Pirates of the Cursed Seas Constructible Strategy Game – Review
Pirates of the Cursed Seas Constructible Strategy Game By WizKids, Inc. Designed by James Ernest and Mike Selinker. $3.99 to $8.99 MSRP per booster pack. Available now.
One of the most innovative games to come along in years, the Pirates series from WizKids combines the fun of Age of Sail warfare with tiny, plastic ships one builds after popping them out of a styrene card. First appearing on the market in 2004 with the inaugural set, Pirates of the Spanish Main, the Pirates line has expanded to even include licensed product that ties in with the Pirates of the Caribbean franchise.
The game itself is nearly genius in its simplicity. Each pack contains several credit card-sized pieces of styrene plastic; each card is printed and carefully die-cut with either a ship (or parts of one for larger ships), treasure, crew, or islands/shoals/fog banks. The main card for any ship shows its cargo capacity (special crew take up a cargo space), the number of masts it has, its speed, and the number of guns it can field. Guns and masts are closely related in this game; more on that in a moment.
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There are numerous scenarios that can be played with this game right out of a pack. A ship is assigned an overall point value based on its strengths and weaknesses for greater ease of creating even match-ups. Frequently a pack will contain two or more ships, though it’s rare that any two ships out of the same pack are evenly matched. The object of the game is generally to dock one or more ships at an island, spend a turn or two exploring (recovering treasure markers), and getting more than half of the treasure loaded aboard ship and back safely to the player’s home island. Clearly, a creative person could easily envision endless scenario possibilities for these ships, even to the point of refighting famous historical naval engagements if the right ships are available.
Ships move using the main card; movement distances are measured by using either the short side or the long side of the card as a ruler, designated by an “S” or “L”, respectively. Likewise, guns are marked on the base of the masts by either a red (long range) or white (short range) d6 symbol with a number of pips showing, and range is measured using the long or short side of that same main card. To score a hit against an opponent, the ship’s captain will need to exceed that number on a die roll. Hits are recorded on a target by removing the same number of masts as hits; if a ship takes more hits than it has masts, it sinks. If a ship loses a mast, it also loses the use of the gun associated with that mast. Ships that sink have their treasure divided equally between attacker and defender, with any special treasure being removed from the game.
Different sets focus on different nationalities; for example, Pirates of the Revolution features navies of the fledgling United States as well as those of Britain, France, and Pirates; Pirates of the Frozen North primarily includes Viking Longships as well as icebergs; Pirates of the Barbary Coast features British, Spanish, French and American fleets as well as the infamous Barbary Corsairs. While these sets are no longer in production at this time, many are still widely available in hobby-oriented game shops.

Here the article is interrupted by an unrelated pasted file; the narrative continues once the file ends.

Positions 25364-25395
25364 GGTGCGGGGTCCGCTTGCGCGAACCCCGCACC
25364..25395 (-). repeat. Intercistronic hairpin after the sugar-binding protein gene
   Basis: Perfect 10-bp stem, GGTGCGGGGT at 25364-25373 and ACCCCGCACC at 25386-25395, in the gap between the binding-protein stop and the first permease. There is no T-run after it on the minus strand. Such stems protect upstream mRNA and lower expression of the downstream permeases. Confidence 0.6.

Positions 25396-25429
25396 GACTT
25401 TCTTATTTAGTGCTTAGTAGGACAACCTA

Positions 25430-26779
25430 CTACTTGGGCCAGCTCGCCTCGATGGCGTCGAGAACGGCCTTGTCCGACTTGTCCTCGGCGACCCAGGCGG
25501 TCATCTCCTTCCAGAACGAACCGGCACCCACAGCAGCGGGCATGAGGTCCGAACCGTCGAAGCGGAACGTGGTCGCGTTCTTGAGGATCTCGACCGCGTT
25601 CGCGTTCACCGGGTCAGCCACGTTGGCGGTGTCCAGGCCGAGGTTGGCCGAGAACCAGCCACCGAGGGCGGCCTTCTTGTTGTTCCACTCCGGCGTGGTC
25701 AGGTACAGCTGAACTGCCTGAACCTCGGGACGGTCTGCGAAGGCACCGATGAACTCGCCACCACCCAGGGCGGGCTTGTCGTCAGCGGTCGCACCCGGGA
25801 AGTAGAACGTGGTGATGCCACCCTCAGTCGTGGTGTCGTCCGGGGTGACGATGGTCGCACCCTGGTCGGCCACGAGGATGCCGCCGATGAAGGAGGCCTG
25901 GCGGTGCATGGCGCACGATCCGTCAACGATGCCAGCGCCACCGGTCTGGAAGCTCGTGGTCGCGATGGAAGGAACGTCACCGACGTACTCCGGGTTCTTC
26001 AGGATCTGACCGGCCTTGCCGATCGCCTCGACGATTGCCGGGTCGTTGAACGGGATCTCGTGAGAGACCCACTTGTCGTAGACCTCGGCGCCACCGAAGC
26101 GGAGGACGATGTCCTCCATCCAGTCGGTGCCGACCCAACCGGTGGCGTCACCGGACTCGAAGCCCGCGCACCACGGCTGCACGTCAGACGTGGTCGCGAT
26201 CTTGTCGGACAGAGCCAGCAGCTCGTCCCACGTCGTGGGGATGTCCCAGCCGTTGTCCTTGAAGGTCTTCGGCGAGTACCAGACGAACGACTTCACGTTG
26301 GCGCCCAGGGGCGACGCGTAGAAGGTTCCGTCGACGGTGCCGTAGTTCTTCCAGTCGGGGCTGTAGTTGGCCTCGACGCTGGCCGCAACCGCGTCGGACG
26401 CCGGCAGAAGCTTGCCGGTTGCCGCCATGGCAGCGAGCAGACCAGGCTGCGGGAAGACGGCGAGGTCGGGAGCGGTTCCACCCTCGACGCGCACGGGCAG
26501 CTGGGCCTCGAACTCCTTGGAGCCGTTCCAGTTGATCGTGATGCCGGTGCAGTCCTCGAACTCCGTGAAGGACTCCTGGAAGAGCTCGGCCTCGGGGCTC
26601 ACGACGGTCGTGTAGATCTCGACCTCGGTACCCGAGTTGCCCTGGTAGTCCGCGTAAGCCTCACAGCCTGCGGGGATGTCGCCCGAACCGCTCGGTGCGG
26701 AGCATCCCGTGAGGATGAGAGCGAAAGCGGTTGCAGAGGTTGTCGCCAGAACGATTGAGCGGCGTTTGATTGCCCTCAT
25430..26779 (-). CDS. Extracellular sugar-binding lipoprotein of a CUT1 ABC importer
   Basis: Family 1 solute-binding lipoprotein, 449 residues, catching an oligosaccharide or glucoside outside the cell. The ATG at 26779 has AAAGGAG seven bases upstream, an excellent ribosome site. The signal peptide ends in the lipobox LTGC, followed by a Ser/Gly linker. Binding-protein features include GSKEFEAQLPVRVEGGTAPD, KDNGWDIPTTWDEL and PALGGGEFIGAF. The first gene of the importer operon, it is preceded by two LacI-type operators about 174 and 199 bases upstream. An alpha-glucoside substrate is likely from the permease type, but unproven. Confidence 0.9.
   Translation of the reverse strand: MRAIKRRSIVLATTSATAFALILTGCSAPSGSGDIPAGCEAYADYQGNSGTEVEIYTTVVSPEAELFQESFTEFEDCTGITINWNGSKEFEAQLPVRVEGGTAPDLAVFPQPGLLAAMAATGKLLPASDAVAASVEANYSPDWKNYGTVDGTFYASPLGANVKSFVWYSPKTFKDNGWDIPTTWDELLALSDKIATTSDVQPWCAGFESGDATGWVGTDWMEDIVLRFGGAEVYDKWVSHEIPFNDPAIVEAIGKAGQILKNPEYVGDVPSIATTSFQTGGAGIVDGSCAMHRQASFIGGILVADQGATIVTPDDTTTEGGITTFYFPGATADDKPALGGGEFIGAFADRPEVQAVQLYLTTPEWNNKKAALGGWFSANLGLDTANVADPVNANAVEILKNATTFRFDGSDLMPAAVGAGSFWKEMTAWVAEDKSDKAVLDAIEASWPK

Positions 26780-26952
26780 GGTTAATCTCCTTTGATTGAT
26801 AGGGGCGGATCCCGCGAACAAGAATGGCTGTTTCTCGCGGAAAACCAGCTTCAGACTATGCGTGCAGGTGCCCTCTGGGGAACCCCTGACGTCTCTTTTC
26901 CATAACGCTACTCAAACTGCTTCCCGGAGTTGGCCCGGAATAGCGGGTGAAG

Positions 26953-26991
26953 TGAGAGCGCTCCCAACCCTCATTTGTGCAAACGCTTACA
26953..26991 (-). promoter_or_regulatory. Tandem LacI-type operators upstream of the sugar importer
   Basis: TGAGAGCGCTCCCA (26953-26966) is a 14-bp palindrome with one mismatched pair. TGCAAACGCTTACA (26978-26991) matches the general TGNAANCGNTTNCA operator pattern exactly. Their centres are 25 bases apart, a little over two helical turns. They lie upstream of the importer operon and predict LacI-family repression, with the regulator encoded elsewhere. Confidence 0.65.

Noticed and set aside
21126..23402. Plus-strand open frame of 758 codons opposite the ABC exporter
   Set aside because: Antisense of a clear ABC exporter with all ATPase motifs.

To avoid confusion, WizKids has recently decided to rebrand the line slightly, renaming it Pirates of the Cursed Seas with the next release to distance the product from the recent, wildly popular feature films starring Johnny Depp. The newest set, Pirates of the Cursed Seas: Rise of the Fiends, will debut in January of 2008, and will include a new style of ship; the dreaded Scorpion ship. Scorpion ships have a huge mechanical arm with a scythe-like blade on the end, and woe to any vessel that comes within reach of such a destructive weapon! Packs for Rise of the Fiends will be larger, and will carry an $8.99 suggested retail price. These larger packs will include at least four ships plus one large ship or one sea monster, and will be appropriate for two players right out of the package. Rise of the Fiends Value Boxes are also planned, with no less than six ships, plus one exclusive large ship and treasure, islands/whirlpools, etc.
At $3.99 per pack – or even at the new price of $8.99 per pack for larger packs — this is easily the cheapest wargame one can find on the market today. The simplicity of the game’s design lends itself well to pick-up games as well as more structured tournaments, and the compact nature of the components makes it a perfect size for travel. Caution: don’t throw the cards away once you’ve punched out all the ship parts; if done carefully, the ship pieces can be reinserted into the card for incredibly convenient carrying and storage. The variety of ships available is nothing short of astounding. Ships are made up of many very small pieces; as such, this game is not appropriate for children under the age of eight. Tiny d6s are included with every pack; for the sake of your eyesight and your sanity, I highly recommend replacing them with full-sized dice at the earliest possible opportunity.
Hard-core naval wargamers may find this game lacking in the more technical aspects of naval warfare, but casual gamers the world over have proven the game’s strong appeal through continuing brisk sales. A fantastic stocking-stuffer, Pirates cannot possibly disappoint for the exceptional price.